Smith v. Colvin

Filing 23

ORDER: Decision of the Commissioner is AFFIRMED. by Judge R. Brooke Jackson on 12/2/16. (jdyne, )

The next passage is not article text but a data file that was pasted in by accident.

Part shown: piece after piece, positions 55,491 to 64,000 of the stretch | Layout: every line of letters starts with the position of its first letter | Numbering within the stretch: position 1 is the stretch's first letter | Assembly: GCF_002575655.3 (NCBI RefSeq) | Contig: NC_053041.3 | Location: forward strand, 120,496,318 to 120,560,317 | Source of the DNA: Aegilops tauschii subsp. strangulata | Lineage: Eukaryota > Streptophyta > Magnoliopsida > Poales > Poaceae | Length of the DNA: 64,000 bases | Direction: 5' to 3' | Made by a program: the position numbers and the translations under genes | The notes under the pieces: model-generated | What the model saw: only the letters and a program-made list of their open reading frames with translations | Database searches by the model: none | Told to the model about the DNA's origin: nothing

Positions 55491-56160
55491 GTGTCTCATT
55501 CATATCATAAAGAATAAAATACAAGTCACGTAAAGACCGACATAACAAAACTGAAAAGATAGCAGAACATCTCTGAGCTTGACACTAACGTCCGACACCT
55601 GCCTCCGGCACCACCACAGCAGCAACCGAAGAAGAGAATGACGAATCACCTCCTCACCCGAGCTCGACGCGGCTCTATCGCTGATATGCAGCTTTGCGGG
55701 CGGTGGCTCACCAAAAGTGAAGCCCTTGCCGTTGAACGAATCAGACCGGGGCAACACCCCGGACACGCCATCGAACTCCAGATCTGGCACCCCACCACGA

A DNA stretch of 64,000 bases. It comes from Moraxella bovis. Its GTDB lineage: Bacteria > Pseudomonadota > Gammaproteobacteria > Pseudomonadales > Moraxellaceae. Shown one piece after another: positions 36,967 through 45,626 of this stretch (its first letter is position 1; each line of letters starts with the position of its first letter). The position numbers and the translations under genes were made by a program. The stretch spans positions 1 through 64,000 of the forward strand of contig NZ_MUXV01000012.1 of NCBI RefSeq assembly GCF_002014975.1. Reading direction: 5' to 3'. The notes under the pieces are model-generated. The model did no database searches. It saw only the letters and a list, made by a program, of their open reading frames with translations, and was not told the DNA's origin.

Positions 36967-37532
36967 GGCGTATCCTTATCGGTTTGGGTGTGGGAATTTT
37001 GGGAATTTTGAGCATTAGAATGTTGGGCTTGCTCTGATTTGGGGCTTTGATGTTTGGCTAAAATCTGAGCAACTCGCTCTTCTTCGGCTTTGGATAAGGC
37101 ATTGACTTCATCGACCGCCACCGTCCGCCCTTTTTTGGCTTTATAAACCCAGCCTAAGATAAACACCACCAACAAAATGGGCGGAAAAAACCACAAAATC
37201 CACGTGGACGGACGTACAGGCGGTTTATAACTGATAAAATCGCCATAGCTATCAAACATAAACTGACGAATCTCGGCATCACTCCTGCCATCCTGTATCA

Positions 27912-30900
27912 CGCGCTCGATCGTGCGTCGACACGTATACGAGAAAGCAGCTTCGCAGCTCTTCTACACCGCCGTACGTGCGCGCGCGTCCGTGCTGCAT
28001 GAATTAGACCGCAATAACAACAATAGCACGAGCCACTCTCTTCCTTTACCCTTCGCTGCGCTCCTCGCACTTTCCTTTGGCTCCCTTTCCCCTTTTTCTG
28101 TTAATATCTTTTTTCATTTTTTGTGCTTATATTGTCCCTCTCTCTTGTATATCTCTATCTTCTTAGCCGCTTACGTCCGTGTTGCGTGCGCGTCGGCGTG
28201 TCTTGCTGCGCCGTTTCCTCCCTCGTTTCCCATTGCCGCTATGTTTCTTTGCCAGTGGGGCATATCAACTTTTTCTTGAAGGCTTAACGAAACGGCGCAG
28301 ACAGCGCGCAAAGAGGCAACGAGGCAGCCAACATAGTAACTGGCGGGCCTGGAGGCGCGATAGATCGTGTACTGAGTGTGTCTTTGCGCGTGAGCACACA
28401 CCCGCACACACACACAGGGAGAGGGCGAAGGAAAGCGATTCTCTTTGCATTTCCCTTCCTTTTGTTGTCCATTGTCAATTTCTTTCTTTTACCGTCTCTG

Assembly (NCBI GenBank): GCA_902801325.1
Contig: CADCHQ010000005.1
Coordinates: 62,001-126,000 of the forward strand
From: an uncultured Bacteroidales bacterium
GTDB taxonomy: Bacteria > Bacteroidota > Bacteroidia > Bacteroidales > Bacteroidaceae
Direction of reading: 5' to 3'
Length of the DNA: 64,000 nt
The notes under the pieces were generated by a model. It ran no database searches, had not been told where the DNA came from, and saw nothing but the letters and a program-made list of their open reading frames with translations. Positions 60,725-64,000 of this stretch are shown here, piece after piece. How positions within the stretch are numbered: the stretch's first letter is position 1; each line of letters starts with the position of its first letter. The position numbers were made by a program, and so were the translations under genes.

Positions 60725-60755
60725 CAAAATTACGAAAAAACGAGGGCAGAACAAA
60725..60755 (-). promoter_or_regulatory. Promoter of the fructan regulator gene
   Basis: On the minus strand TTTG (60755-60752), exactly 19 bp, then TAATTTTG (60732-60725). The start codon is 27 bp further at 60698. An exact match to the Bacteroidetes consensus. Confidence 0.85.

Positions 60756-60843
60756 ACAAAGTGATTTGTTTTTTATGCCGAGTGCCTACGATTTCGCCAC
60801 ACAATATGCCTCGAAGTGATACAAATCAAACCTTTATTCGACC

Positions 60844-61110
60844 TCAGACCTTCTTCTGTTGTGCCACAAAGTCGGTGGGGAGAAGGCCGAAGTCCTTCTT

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IN THE UNITED STATES DISTRICT COURT FOR THE DISTRICT OF COLORADO Judge R. Brooke Jackson Civil Action No. 15-cv-02563-RBJ GREGORY D. SMITH, Plaintiff, v. CAROLYN W. COLVIN, Commissioner of Social Security, Defendant. ORDER This matter is before the Court on review of the Commissioner’s decision denying claimant Gregory D. Smith’s application for Disability Insurance Benefits and Supplemental Security Income under Title II and Title XVI of the Social Security Act. Jurisdiction is proper under 42 U.S.C. § 405(g). For the reasons explained below, the Court affirms the Commissioner’s decision. I. Standard of Review. This appeal is based upon the administrative record and the parties’ briefs. In reviewing a final decision by the Commissioner, the role of the District Court is to examine the record and determine whether it “contains substantial evidence to support the [Commissioner’s] decision and whether the [Commissioner] applied the correct legal standards.” Rickets v. Apfel, 16 F. Supp. 2d 1280, 1287 (D. Colo. 1998). A decision is not based on substantial evidence if it is 1 “overwhelmed by other evidence in the record.” Bernal v. Bowen, 851 F.2d 297, 299 (10th Cir. 1988). Substantial evidence requires “more than a scintilla, but less than a preponderance.” Wall v. Astrue, 561 F.3d 1048, 1052 (10th Cir. 2009). Evidence is not substantial if it “constitutes mere conclusion.” Musgrave v. Sullivan, 966 F.2d 1371, 1374 (10th Cir. 1992). Regarding the application of law, “reversal may be appropriate when the [Social Security Administration] Commissioner either applies an incorrect legal standard or fails to demonstrate reliance on the correct legal standards.” Springer v. Astrue, No. 11-cv-02606, 2013 WL 491923, at *5 (D. Colo. Feb. 7, 2013). II. Background. Mr. Smith was born in 1989 and is now 27 years old. See R. 205. He has suffered from anxiety disorders for his entire life. R. 250. He was enrolled in special education classes in high school and graduated in 2008. R. 237. After graduation he worked short stints as a janitor, as a laborer, and in several other lines of work. R. 222–23, 238. Mr. Smith has not been able to hold a job because of the social demands he has faced at work, which trigger his severe social anxiety. R. 77. In 2009, for instance, he was employed as a janitor until he was required to work with a team of people on an intensive cleaning project. R. 85. He quit shortly thereafter. Id. In 2010, Mr. Smith worked for roughly six months at a car wash until his manager insisted that he change positions and deal with customers. R. 86. He got in an argument with his boss and quit. R. 87. Later that year he got a job working on an assembly line and, after a bumpy start, was placed in a role where he would not have to interact with other people while he worked. R. 88. He left that job after about six months, however, when his family moved to Colorado. Id. He has not worked much since this move. R. 219–21. 2 A. Procedural History. On April 18, 2013 Mr. Smith applied for Disability Insurance Benefits based on his own earnings, Child’s Insurance Benefits based on his father’s earnings, and Supplemental Security Income, alleging disability beginning April 1, 2009. R. 205, 209, 215. The claims were initially denied on July 2, 2013. R. 145, 149. Mr. Smith requested a hearing, which was held in front of Administrative Law Judge (ALJ) John A. Beall on July 29, 2014. R. 66. The ALJ issued a decision denying benefits on September 2, 2014. R. 48. The Appeals Council denied Mr. Smith’s request for review on September 20, 2015, rendering the ALJ’s determination the final decision of the Commissioner for purposes of judicial review. R. 1. Mr. Smith filed a timely appeal in this Court. B. The ALJ’s Decision. The ALJ issued an unfavorable opinion after evaluating the evidence according to the Social Security Administration’s standard five-step process. R. 51–64. First, he found that Mr. Smith had not engaged in substantial gainful activity since his alleged onset date of April 1, 2009. R. 53. At step two, the ALJ found that Mr. Smith had the severe impairments of obesity, bipolar disorder, attention deficit hyperactivity disorder, panic disorder with agoraphobia, social phobia, and developmental learning disorder. R. 54. At step three, the ALJ concluded that Mr. Smith did not have an impairment or combination of impairments that met or medically equaled the severity of one of the listed impairments in 20 C.F.R. Part 404, Subpart P, Appendix 1. R. 54–57. The ALJ then found that Mr. Smith retained the residual functional capacity (RFC) to perform a full range of work at all exertional levels but with nonexertional limitations restricting 3 him to jobs that require: unskilled work; only simple job-related decisionmaking and few workplace changes; at most brief, superficial interactions with the general public for no more than 10% of his workday; at most occasional interaction with coworkers and supervisors; no independent travel, travel to unfamiliar locations, or use of public transportation; no concentrated exposure to workplace hazards; no operation of a motor vehicle; and no fast-paced or production-line work. R. 57–62. At step four, the ALJ concluded that Mr. Smith had no past relevant work. R. 62. Finally, at step five, the ALJ determined that there were jobs that existed in significant numbers in the national economy that Mr. Smith could perform. R. 62–63. Therefore, the ALJ concluded that Mr. Smith was not disabled. R. 63–64. III. Discussion. Mr. Smith contends that the ALJ made numerous errors at step four in the RFC determination and at step five in developing the vocational expert’s testimony. Specifically, Mr. Smith argues that the ALJ improperly: (1) adopted some, but not all, of Dr. Madsen’s opinions; (2) misused Mr. Smith’s Global Assessment of Functioning (GAF) scores; (3) failed to address all of Dr. Wanstrath’s findings; (4) disregarded Ms. Gilbert’s and Dr. Abdullah’s opinions; (5) gave Mr. Shaffner’s opinion about Mr. Smith’s RFC no weight; (6) applied the wrong standard of disability; (7) made questionable credibility findings; and (8) failed to ask the vocational expert a hypothetical question that accounted for all of Mr. Smith’s symptoms. The Court will consider each argument in turn. 4 A. Step Four. 1. Dr. Madsen. Mr. Smith begins his litany of claims by arguing that the ALJ ignored Dr. Madsen’s description of Mr. Smith’s symptoms and the doctor’s conclusion that these symptoms “significantly interfere with his ability to work.” ECF No. 17 at 21–22. As he points out, “[t]he ALJ is not entitled to pick and choose from a medical opinion, using only those parts that are favorable to a finding of nondisability.” Robinson v. Barnhart, 366 F.3d 1078, 1083 (10th Cir. 2004). Later on Mr. Smith restates this same basic argument under a different heading, claiming that because the RFC assessment ignores Dr. Madsen’s opinion, the ALJ had to explain why the opinion was not adopted. ECF No. 17 at 23 (citing Social Security Ruling (SSR) 96-8p, 1996 WL 374184, at *7 (July 2, 1996)). Mr. Smith tenaciously advances this argument again a third time, rewording his claim to assert that the ALJ “failed to discuss significantly probative evidence he rejects.” Id. (quoting Clifton v. Chater, 79 F.3d 1007, 1010 (10th Cir. 1996)) (internal quotation marks omitted). These arguments are unavailing. The ALJ adopted Dr. Madsen’s findings to the degree that they are consistent with the record as a whole and adequately explained why he did not take certain reports at face value. See R. 57, 61. In particular, the ALJ accounted for Dr. Madsen’s medical findings in his step-two conclusion that Mr. Smith suffers from “panic disorder with agoraphobia,” “social phobia,” and bipolar disorder. Compare R. 54, with R. 357. The step-four RFC assessment adopts nonexertional limitations on Mr. Smith’s travel requirements for his agoraphobia and interactions with the other people for his social phobia. R. 57. However, the ALJ found reports of debilitating manic and depressive periods immaterial due to Mr. Smith’s 5 work history after his alleged onset date without interference from these spells. R. 61. Dr. Madsen’s conclusion that Mr. Smith’s symptoms “significantly interfere with his ability to work” is not entitled to deference because “the ALJ, not a physician, is charged with determining a claimant’s RFC from the medical record.” R. 357; Howard v. Barnhart, 379 F.3d 945, 949 (10th Cir. 2004). Nevertheless, this conclusion is reflected in the RFC’s nonexertional limitations. See R. 57, 59. 2. GAF scores. Next, Mr. Smith takes issue with the ALJ’s treatment of his GAF scores. He appears to argue that no weight should be given to Dr. Madsen’s finding that he had a GAF score of 60, which represents mild-to-moderate symptoms. ECF No. 17 at 22. He cites Harper v. Colvin as saying that a GAF score “is not essential to the RFC’s accuracy.” Id. (citing 528 F. App’x 887, 891 (10th Cir. 2013) (unpublished)). This much is true. But the question is whether the ALJ may consider a GAF score, not whether he must. Mr. Smith’s citation concedes that the ALJ may use this GAF score, acknowledging that “a GAF score may be of considerable help to the ALJ in formulating the RFC.” Harper, 528 F. App’x at 891. In the same discussion, Mr. Smith cites the unpublished opinion in Petree v. Astrue for the proposition that “a low GAF score does not alone determine disability, but is instead a piece of evidence to be considered with the rest of the record.” ECF No. 17 at 23 (quoting 260 F. App’x 33, 42 (10th Cir. 2007) (unpublished)). This quotation is irrelevant. The ALJ did consider Mr. Smith’s GAF score as only one piece of evidence in the record. See, e.g., R. 59 (“Dr. Wanstrath concluded that . . . . the claimant can accept supervision and relate to coworkers and the public, if the contact is not frequent.”); R. 60 (“Mr. Shaffner’s notes reflect the fact that 6 the claimant held a job in Cedar Rapids, Iowa, where the claimant was making progress at work . . . .”); R. 61 (“The record reflected no objective evidence of a worsening as reflected by his work history, when the claimant’s functioning is mirrored against his pre-disability activities.”). Additionally, Mr. Smith argues that there was a discrepancy between Dr. Madsen’s findings of Mr. Smith’s symptoms and GAF score, requiring the ALJ to further develop the record. ECF No. 17 at 23 (citing 20 C.F.R. § 404.1519p(b)). But Mr. Smith identifies no inconsistency, and the Court sees none. Instead, as Mr. Smith’s brief acknowledges, “the GAF score is not linked to any particular symptoms at all.” Harper, 528 F. App’x at 891. Mr. Smith also claims that Dr. Madsen’s GAF score assignment is the only part of his opinion that is consistent with Dr. Wanstrath’s opinion. ECF No. 17 at 24. Again, however, he does not give any indication of how they might be incompatible. See id. Instead, the two opinions appear to be compatible. Compare R. 59 (“Dr. Wanstrath concluded that the claimant . . . . could not work closely with supervisors, coworkers or the general public on a frequent basis.”), with id. (“Dr. Madsen concluded that the claimant was suffering from social anxiety that significantly interferes with his ability to work.”); compare R. 119 (noting “[symptoms] of anxiety disorder with agoraphobia” in Dr. Wanstrath’s opinion), with R. 357 (writing that Mr. Smith “spends most of his time at home” in Dr. Madsen’s opinion). Last, Mr. Smith claims that the ALJ ignored the August 2013 finding that Mr. Smith had a GAF score of 45. However, the ALJ expressly addressed this finding and explained that he gave it no weight because the GAF score of 60 from the same time period was more consistent with the record as a whole. See R. 61. Mr. Smith may have been confused by the ALJ’s misstating the name of the person who administered this GAF test; this was someone at 7 AspenPointe, not Mr. Shaffner. See R. 464. But, “[w]here . . . we can follow the adjudicator’s reasoning in conducting our review,” inconsequential typos “do not dictate reversal.” KeyesZachary v. Astrue, 695 F.3d 1156, 1166 (10th Cir. 2012). 3. Dr. Wanstrath. Mr. Smith claims that Dr. Wanstrath’s mental RFC assessment (MRFCA) did not address two of the moderate psychological limitations he had identified. ECF No. 17 at 24–25. In an unpublished opinion, the Tenth Circuit held that if a consultant’s Section III narrative fails to describe the effect that each of the Section I moderate limitations would have on the claimant’s ability, or if it contradicts limitations marked in Section I, the MRFCA cannot properly be considered part of the substantial evidence supporting an ALJ’s RFC finding. Carver v. Colvin, 600 F. App’x 616, 619 (10th Cir. 2015) (unpublished). The Court does not find this standard to be so stringent as to undermine the ALJ’s decision in this case. Dr. Wanstrath’s summary conclusions about Mr. Smith’s capacity for sustained concentration and persistence indicate that he has moderate limitations in: 1) “The ability to perform activities within a schedule, maintain regular attendance, and be punctual within customary tolerances,” and 2) “The ability to complete a normal workday and workweek without interruptions from psychologically based symptoms and to perform at a consistent pace without an unreasonable number and length of rest periods.” R. 131–32. The doctor’s narrative explanations provide in relevant parts that the “[consultative examination] notes adequate persistence and pace” and “[c]laimant can . . . sustain ordinary routines.” R. 132. In the Court’s view, these brief explanations sufficiently describe the effects of Mr. Smith’s moderate mental limitations. These limitations both fall under the umbrella of “persistence” restrictions. It is significant that after considering these specific limitations, Dr. 8 Wanstrath nonetheless noted that Mr. Smith’s consultative examination reflected adequate persistence and pace. See R. 131–32. Mr. Smith contends that these limitations warranted more discussion since he “lost a job because he couldn’t work fast enough.” ECF No. 17 at 25. But in the context of an MRFCA narrative—which elaborates on twenty distinct mental limitations— Dr. Wanstrath’s succinct observation that Mr. Smith’s persistence overall was “adequate” sufficed to describe the insignificance of these moderate limitations. Moreover, the conclusion that Mr. Smith “can . . . sustain ordinary routines” makes clear Dr. Wanstrath’s belief that the limitations in Mr. Smith’s ability to adhere to a schedule and complete work without interruption do not compromise his residual functional capacity. Although Dr. Wanstrath certainly could have elaborated on Mr. Smith’s limitations in greater detail, this Court does not sit in judgment of the doctor’s editorial decisions. As the Tenth Circuit wrote about a similar issue: “The more comprehensive the . . . explanation, the easier our task; but we cannot insist on technical perfection.” Keyes-Zachary, 695 F.3d at 1166. Instead, the question for this Court is simply whether Dr. Wanstrath’s narrative altogether “fails to describe” the effects of Mr. Smith’s moderate limitations or “contradicts” those limitations. Carver, 600 F. App’x at 619. I conclude that the MRFCA clears this low bar. Additionally, Mr. Smith claims that Dr. Wanstrath’s narrative saying that Mr. Smith “works best in isolated environment[s]” conflicted with his conclusion that Mr. Smith “can accept supervision and relate to coworkers and the public if contact is not frequent or prolonged.” ECF No. 17 at 25 (citing R. 132–33). That is incorrect. Dr. Wanstrath’s first comment concerns the optimal work environment for Mr. Smith, while his second comment 9 concerns the minimum conditions Mr. Smith can tolerate. These statements speak to different topics and do not conflict. 4. Ms. Gilbert and Dr. Abdullah. Mr. Smith asserts that the Appeals Council erred in disregarding Ms. Gilbert’s January 5, 2015 letter and Dr. Abdullah’s March 17, 2015 opinion, which were submitted after the ALJ rendered his decision on September 2, 2014. “[T]he Appeals Council must consider additional evidence offered on administrative review—after which it becomes a part of our record on judicial review—if it is (1) new, (2) material, and (3) related to the period on or before the date of the ALJ’s decision.” Krauser v. Astrue, 638 F.3d 1324, 1328 (10th Cir. 2011). The Appeals Council rejected these submissions on the grounds that they relate to a time after the ALJ’s decision. R. 2. The Court sees no error here. First, Mr. Smith mentions Ms. Gilbert’s letter in his brief without citing to the record or attaching the letter as an exhibit in this appeal. See ECF No. 17 at 25. The Court has searched the record but cannot find this document, presumably because the Appeals Council rejected the submission and declined to add it to the record. As a result, Mr. Smith has failed to raise this issue in a way that would enable the Court to review his claim. And even if the Court could review Ms. Gilbert’s letter, it is not clear that this would do Mr. Smith any good. Mr. Smith claims only that the letter “assign[s] Smith as a ‘person with most significant disabilities.’” Id. This opinion is irrelevant unless it concerns Mr. Smith’s condition up to September 2, 2014, which Mr. Smith does not allege. Thus, Mr. Smith has failed to state a plausible claim. Second, Dr. Abdullah’s “opinion” on March 17, 2015 does appear in the record, but it consists of just two marked checkboxes on a Colorado Department of Human Services Med-9 10 Form. See R. 40–41. The filled-in checkboxes indicate: “I find this individual has been or will be totally and permanently disabled to the extent they are unable to work full time at any job due to a physical or mental impairment. This disability is expected to last 12 months or more.” R. 40 (emphasis added). By its own terms, Dr. Abdullah’s opinion does not unambiguously relate to the period leading up to the ALJ’s decision on September 2, 2014. The Appeals Council was therefore right to reject this submission. 5. Mr. Shaffner. Mr. Smith next argues that the ALJ erred in considering Mr. Shaffner’s opinion only as it relates to the severity of Mr. Smith’s impairments and their effects without giving weight to Mr. Shaffner’s RFC opinion. ECF No. 17 at 25–26. There is no mistake here either. Medical sources include licensed physicians, psychologists, and similar practitioners. 20 C.F.R. §§ 404.1513(a), (d)(1), 416.913(a), (d)(1). When assessing a claimant’s RFC, an ALJ must “consider any statements about what [the claimant] can still do that have been provided by medical sources.” Id. §§ 404.1545(a)(3), 416.945(a)(3). In other words, an ALJ must “consider opinions from medical sources on . . . [a claimant’s] residual functional capacity.” Id. §§ 404.1527(d)(2), 416.927(d)(2). In contrast, an ALJ is required only to “consider descriptions and observations of [the claimant’s] limitations from [his] impairment(s) . . . provided by [the claimant], [the claimant’s] family, neighbors, friends, or other persons.” Id. §§ 404.1545(a)(3), 416.945(a)(3). Mr. Shaffner is social worker. See R. 427. Social workers are not medical sources. SSR 06-03p, 2006 WL 2329939, at *5 (Aug. 9, 2006). Therefore, the ALJ was required only to consider Mr. Shaffner’s descriptions of Mr. Smith’s limitations. Still, the ALJ did give some 11 weight to the findings underlying Mr. Shaffner’s RFC opinion. R. 59. But the ALJ found Mr. Shaffner’s opinions about the severity and effects of Mr. Smith’s impairments to be largely inconsistent with the opinions of Dr. Madsen and Dr. Wanstrath, both of whom are acceptable medical sources who assessed Mr. Smith during the same period as Mr. Shaffner. R. 60. As a result, the ALJ adequately considered Mr. Shaffner’s opinions and explained his reasons for not giving them more weight. 6. Disability standard. Mr. Smith claims that the ALJ’s use of the words “totally debilitated” indicate that he used the wrong legal standard in determining that Mr. Smith is not disabled. ECF No. 17 at 26. This view misreads the ALJ’s decision. The ALJ’s RFC discussion makes clear that he rejects “the claimant’s contention that he is totally debilitated.” R. 62 (emphasis added). The ALJ thus used this language in characterizing Mr. Smith’s claims, not in evaluating whether Mr. Smith was disabled under sections 216(i), 223(d), and 1614(a)(3)(A) of the Social Security Act. Indeed, the ALJ’s decision expressly defined Mr. Smith’s RFC as “his ability to do physical and mental work activities on a sustained basis despite limitations from his impairments.” R. 53. There is no sign that the ALJ forgot this definition when he later found that Mr. Smith has the RFC to perform a full range of work at all exertional levels subject to several nonexertional limitations. R. 57. The ALJ’s nondisability finding was therefore properly based on an RFC determination rather than a finding that Mr. Smith merely was not “totally debilitated.” 12 7. Credibility determinations. Mr. Smith also criticizes several of the ALJ’s credibility determinations. These challenges are hard to win. As the Tenth Circuit has explained: The ALJ enjoys an institutional advantage in making the type of determination at issue here. Not only does an ALJ see far more social security cases than do appellate judges, he or she is uniquely able to observe the demeanor and gauge the physical abilities of the claimant in a direct and unmediated fashion. As a result, the ALJ’s credibility findings warrant particular deference. White v. Barnhart, 287 F.3d 903, 910 (10th Cir. 2001). Consequently, this Court “will not upset such determinations when supported by substantial evidence.” Kepler v. Chater, 68 F.3d 387, 391 (10th Cir. 1995) (internal quotation marks omitted). I decline to upset those findings here. First, Mr. Smith objects to the ALJ’s giving his mother’s statements only “some weight,” “which doesn’t explain how much of her depiction of the claimant’s anxiety, agoraphobia and mood disorder was credible.” ECF No. 17 at 29. There is no mystery here. The ALJ’s RFC determination accepts some of the restrictions Mr. Smith’s mother noted as nonexertional limitations but discounts her testimony to the extent that it is inconsistent with and outweighed by other evidence in the record. See R. 57, 61–62. An ALJ is not required to itemize and spell out exactly how truthful he finds every single statement in determining the credibility of an individual’s testimony. Again, “[t]he more comprehensive the ALJ’s explanation, the easier our task; but we cannot insist on technical perfection.” Keyes-Zachary, 695 F.3d at 1166. Mr. Smith also argues that the ALJ inappropriately discounted his mother’s testimony based on his work history through 2011 because his mental capacity deteriorated after their October 2011 move to Colorado. However, his mother’s testimony did not mention any effect 13 this move had on Mr. Smith. See R. 96–100, 309–10. Instead, the testimony focused on his alleged onset date in 2009. See R. 97–98 (stating that Mr. Smith hit himself after getting in an argument with his father in the summer of 2009, and that he continues to hit himself when he gets frustrated or anxious); R. 99 (saying that Mr. Smith has had manic and depressive periods since 2009); R. 100 (testifying that Mr. Smith was breaking down crying on a daily basis in 2009); R. 309–10 (stating that Mr. Smith’s anxiety has been severe and his ability to concentrate, complete tasks, and follow simple instructions have been poor since 2009). This testimony was therefore properly impeached by evidence in the record beginning in 2009. Moreover, Mr. Smith claims that the ALJ erroneously relied on medical records showing his condition improving with medication when “Dr. Veselka noted that his nervousness, sweaty palms and mild chest pain indicated that general anxiety was not ideally controlled.” ECF No. 17 at 29. These two pieces of evidence are not incompatible. Mr. Smith’s condition was improving, but had not fully improved. That is exactly what the ALJ’s decision says: “[H]is medical records suggest that he has made good improvement with medication. Some medications were even reduced in dosage or eliminated completely by Dr. Cohen, following improvement. The claimant still has some significant difficulty with panic attacks and social phobia, which the above RFC accommodates.” R. 61 (citations omitted). Next, Mr. Smith argues that the ALJ improperly “magnified” Ms. Hoskins’ note that Mr. Smith “is seeking permanent disability vs. hoping for resolution of symptoms which is entirely possible.” ECF No. 17 at 29 (quoting R. 405, 410). But this Court’s limited review serves to ensure only that “the ALJ followed the ‘specific rules of law that must be followed in weighing particular types of evidence in disability cases.’” Hackett v. Barnhart, 395 F.3d 1168, 1172 14 (10th Cir. 2005) (quoting Reyes v. Bowen, 845 F.2d 242, 244 (10th Cir. 1988)). The Court “will not reweigh the evidence” to shrink the significance of Ms. Hoskins’ statement in evaluating Mr. Smith’s claims. See id. Mr. Smith then attacks the ALJ’s interpretation of Ms. Hoskins’ note as undermining Mr. Smith’s credibility, arguing her belief that he was not “hoping for resolution of symptoms” does not mean that he was not seeking such a resolution. ECF No. 17 at 30. Mr. Smith also contends that his treatment notes do not reveal a resolution of his symptoms “and there is no indication that he wasn’t averse to one.” Id. These assertions are beside the point. The key language in Ms. Hoskin’s statement is “resolution of symptoms . . . is entirely possible.” R. 405, 410. As the ALJ’s decision makes clear, he cited Ms. Hoskins’ opinion as evidence that “[t]he claimant’s Aspen Pointe treatment provider believes that the claimant is also capable of a resolution of his social phobia symptoms.” R. 61. The ALJ then explained that he took note of the nurse’s “perception of the claimant’s possibilities” because “that perception relates to the claimant’s credibility” in pursuing disability benefits. Id. Ms. Hoskins’ statement stands as evidence that could be put to this use. Additionally, Mr. Smith argues that the ALJ “pick[ed] and [chose] among medical reports” in observing that Mr. Smith “has exaggerated his symptoms in the past.” ECF No. 17 at 30; R. 61 (citing R. 337). There is no error here. The rule against picking and choosing from medical reports forbids “using portions of evidence favorable to [the ALJ’s] position while ignoring other evidence.” Hardman v. Barnhart, 362 F.3d 676, 681 (10th Cir. 2004). The ALJ did not, for example, ignore such evidence by falsely stating that Mr. Smith always exaggerated his symptoms. Instead, the ALJ merely noted that Mr. Smith has exaggerated his symptoms 15 before. That is accurate. The ALJ reasonably considered this fact in assessing Mr. Smith’s credibility. Furthermore, Mr. Smith claims that the ALJ should have developed the record to determine when his marijuana use started rather than fault him for testifying in July 2014 that he used the drug “a couple times a month” when he denied doing so in June and December 2013, since it is possible that his drug use started in 2014. ECF No. 17 at 30 (citing R. 9, 82, 355). If Mr. Smith truly started using marijuana only a few months before his July 2014 hearing, he had an odd way of saying so. The ALJ asked Mr. Smith directly how often he had “smoked or used marijuana since 2009,” and Mr. Smith replied: “Not very often, like once—a couple times a month maybe.” R. 82. It is hard to read this statement to mean that Mr. Smith did not use marijuana in 2009, 2010, 2011, 2012, or 2013, but suddenly started using the drug a couple times per month in the first half of 2014. Accordingly, the ALJ was entitled to consider this apparent inconsistency in evaluating Mr. Smith’s credibility. In addition to these valid factors, the ALJ’s credibility findings considered many other pieces of evidence, including: the fact that Mr. Smith successfully completed high school in 2008; the lack of any treatment evidence corresponding with Mr. Smith’s alleged onset date in 2009; the absence of objective evidence showing Mr. Smith’s symptoms worsening after his alleged onset date; and Mr. Smith’s wage earnings increasing in 2009, doubling in 2010, and then returning to 2009 levels in 2011, all of which occurred after his alleged onset date. R. 58– 16 62. Mr. Smith does not dispute these findings. The ALJ’s credibility determinations were thus supported by substantial evidence. 1 B. Step Five. In his final argument, Mr. Smith contends that because of the ALJ’s purported step-four errors, the ALJ improperly relied on the vocational expert’s response to a hypothetical question that did not account for all of Mr. Smith’s limitations. ECF No. 17 at 32. But the Court has not found any step-four errors. Therefore, the ALJ’s step-five analysis was adequate. ORDER For the reasons described above, the Court AFFIRMS the Commissioner’s decision denying claimant Gregory D. Smith’s application for Disability Insurance Benefits and Supplemental Security Income. DATED this 1st day of December, 2016. BY THE COURT: ___________________________________ R. Brooke Jackson United States District Judge 1 Inexplicably, Mr. Smith also raises in this section the boilerplate argument that his “daily activities did not reflect regular work full-time in the competitive marketplace.” ECF No. 17 at 31. No one has claimed that they do. Mr. Smith’s citation to the record refers to the ALJ’s proper assessment of Mr. Smith’s activities of daily living as part of the step-three analysis of his impairments’ severity. See R. 55. The step-four RFC assessment does not mention Mr. Smith’s activities of daily living at all. See R. 57–62. 17